IPA has more or less cemented its position on beer lists the world over. With decades of synonymity with the craft beer movement, these hop bombs and their loyal worshippers aren’t going anywhere in a hurry. But whilst the bitter, clear, assertive west coast style was once the darling of hop heads the world over, in the last 5-10 years a new player has emerged which has quickly taken over the hearts and imaginations of brewers and drinkers alike. The Hazy, smooth, juice bombs known as New England IPAs (or “NEIPAS”) seem to break most of the rules for achieving a successful West Coast IPA, but that hasn’t stopped millions of drinkers around the world from flocking to the style in droves. Making a good one is relatively straightforward, but you can definitely go astray, so let’s do a deep dive into the style and how best to hit the markers for NEIPA heaven.
The three main things which set a NEIPA apart from other types of IPAs are: Texture, Perceived Bitterness and what we will call “juiciness”. All three of these play into each other in interesting ways and it is important to consider all 3 when designing a recipe. Having the smooth, creamy texture helps to soften the bitterness from the large quantity of hops, which in turn allows the fruity flavours of the hops to shine through without being drowned in IBUs, so all the choices we make in the process enhance the beer in several ways. I will hopefully cover these sufficiently in the following paragraphs, before providing my favourite recipe at the end.
To begin with, let’s look at texture. A NEIPA usually has a smooth, creamy, even “fluffy” mouthfeel which helps define the style. Part of this comes down to water chemistry, which we will cover later in this article, but the bulk of that creaminess comes from the grain bill. Ensuring there is adequate fat and protein content is crucial to achieving the creamy, fluffy texture associated with the style. Protein content is usually achieved through the use of unmalted wheat (usually flaked). This helps to generate the characteristic “haziness” most recognize as critical for a NEIPA, as well as contributing a fluffy mouthfeel and some added malt complexity. For the fat, it has become standard practice to include oats in a NEIPA recipe. Oats have a far higher oil content than barley and the coating effect of that extra fat, whilst adding body and texture to the beer, also helps to protect the tongue from the bitterness present from the large amount of hops used in these beers.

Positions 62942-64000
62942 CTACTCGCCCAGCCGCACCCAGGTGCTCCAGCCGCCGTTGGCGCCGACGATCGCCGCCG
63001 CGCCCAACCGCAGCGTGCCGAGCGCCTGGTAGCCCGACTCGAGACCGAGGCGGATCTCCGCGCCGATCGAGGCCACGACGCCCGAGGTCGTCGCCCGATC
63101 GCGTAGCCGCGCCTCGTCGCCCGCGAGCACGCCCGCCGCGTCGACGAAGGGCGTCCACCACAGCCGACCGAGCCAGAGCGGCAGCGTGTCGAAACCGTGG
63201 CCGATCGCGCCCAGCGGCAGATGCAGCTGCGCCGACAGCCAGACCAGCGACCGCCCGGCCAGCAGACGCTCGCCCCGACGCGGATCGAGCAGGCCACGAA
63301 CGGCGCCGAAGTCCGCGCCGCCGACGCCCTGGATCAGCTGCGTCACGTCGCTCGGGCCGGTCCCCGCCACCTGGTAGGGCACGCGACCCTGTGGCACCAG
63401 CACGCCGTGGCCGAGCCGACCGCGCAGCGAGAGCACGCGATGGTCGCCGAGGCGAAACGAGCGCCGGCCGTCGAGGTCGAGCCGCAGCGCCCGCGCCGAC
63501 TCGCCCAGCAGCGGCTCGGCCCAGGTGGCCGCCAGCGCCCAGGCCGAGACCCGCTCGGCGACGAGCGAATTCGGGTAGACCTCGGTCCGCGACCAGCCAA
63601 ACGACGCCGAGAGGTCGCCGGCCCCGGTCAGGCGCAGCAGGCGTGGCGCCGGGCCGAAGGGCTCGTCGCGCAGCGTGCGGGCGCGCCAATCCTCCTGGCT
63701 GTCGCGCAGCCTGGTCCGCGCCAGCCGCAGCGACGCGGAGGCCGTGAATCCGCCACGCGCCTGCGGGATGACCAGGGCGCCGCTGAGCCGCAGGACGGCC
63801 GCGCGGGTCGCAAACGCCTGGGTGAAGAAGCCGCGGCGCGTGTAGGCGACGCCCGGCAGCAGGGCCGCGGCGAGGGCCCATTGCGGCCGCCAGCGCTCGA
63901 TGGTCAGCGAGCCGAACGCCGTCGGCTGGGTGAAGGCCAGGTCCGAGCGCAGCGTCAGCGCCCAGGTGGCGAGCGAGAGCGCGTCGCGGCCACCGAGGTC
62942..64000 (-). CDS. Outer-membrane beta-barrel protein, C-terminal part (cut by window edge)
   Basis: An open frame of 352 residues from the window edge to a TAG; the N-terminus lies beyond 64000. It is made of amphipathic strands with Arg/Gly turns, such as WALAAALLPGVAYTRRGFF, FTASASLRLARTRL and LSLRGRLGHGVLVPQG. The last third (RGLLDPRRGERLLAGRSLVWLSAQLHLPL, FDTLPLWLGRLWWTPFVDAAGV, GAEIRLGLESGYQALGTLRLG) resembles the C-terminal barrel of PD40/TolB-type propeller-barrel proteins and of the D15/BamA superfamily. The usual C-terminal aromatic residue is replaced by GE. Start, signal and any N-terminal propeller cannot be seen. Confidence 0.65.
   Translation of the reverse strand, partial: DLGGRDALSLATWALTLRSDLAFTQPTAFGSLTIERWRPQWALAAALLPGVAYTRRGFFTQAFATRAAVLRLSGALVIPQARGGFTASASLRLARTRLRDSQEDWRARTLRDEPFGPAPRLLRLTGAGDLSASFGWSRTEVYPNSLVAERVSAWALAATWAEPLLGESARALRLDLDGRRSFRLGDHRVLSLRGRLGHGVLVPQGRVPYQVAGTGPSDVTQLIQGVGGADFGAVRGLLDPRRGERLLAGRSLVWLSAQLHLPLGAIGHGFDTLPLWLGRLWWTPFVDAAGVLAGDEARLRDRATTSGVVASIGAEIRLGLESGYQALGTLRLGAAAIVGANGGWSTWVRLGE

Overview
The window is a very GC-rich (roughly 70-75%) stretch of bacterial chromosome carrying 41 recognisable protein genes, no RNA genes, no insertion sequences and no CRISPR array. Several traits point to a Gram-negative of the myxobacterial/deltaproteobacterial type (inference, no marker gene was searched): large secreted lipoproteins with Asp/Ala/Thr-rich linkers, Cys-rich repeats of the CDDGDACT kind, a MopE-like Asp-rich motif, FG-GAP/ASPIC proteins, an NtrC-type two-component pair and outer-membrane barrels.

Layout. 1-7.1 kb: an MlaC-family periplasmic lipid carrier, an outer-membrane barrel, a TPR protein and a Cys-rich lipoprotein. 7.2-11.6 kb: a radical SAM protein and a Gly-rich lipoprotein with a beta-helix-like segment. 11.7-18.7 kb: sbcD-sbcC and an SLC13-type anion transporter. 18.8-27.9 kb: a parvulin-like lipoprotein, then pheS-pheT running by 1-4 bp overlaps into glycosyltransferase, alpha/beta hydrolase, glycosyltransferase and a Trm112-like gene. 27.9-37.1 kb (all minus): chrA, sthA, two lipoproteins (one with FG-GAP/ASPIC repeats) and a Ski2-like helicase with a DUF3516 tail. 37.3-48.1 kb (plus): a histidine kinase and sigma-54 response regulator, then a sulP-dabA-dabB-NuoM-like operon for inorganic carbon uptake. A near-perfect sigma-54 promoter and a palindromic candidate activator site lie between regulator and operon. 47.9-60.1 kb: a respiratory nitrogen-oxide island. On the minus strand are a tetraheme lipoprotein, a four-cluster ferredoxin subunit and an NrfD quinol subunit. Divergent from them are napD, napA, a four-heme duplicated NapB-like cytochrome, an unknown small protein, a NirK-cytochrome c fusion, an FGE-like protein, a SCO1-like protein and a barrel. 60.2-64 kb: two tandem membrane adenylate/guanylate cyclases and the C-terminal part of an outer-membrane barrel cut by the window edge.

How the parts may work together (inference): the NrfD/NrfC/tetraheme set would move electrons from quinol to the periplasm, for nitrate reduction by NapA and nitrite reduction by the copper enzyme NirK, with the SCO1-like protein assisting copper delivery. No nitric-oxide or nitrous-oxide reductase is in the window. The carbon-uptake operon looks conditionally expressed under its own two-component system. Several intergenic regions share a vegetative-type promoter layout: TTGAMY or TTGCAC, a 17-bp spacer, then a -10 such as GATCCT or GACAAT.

This leads us to perceived bitterness. The trick of a NEIPA is to have IPA levels of bitterness, without the perception of an overly bitter beer. We have spoken about the oil content of the grains helping to coat the tongue, there are two other strategies for reducing the perception or “harshness” of the bitterness of a NEIPA. The chloride to sulphate ratio of the water used will have a large impact on the way a beer comes across on the palate. Water that is heavier in sulphate will come across as sharper and drier. Perfect for a west coast IPA, but not for a New England. The softening effect that comes from a higher chloride content is what we are chasing here. Depending on your source water, I try to shoot for a 1:10 sulphate to chloride ratio. The other strategy is hop timings. It is fairly traditional to try and get the majority of the IBUs in most beers from the initial 60-minute addition. With a NEIPA you want to get approximately half of the IBUs from a whirlpool/flameout addition. This requires a very heavy hand with those whirlpool hops, but the result is much less harshness in the bitterness and a considerable boost to the hop flavour and aroma. A lot of brewers now are looking less at the IBU numbers and focusing instead on grams/Litre. There is absolutely something to be said for this, as ultimately the flavour is what you are chasing more than a specific bitterness, and so long as you approach the recipe keeping in mind what has already been discussed, the bitterness perception should still be style appropriate.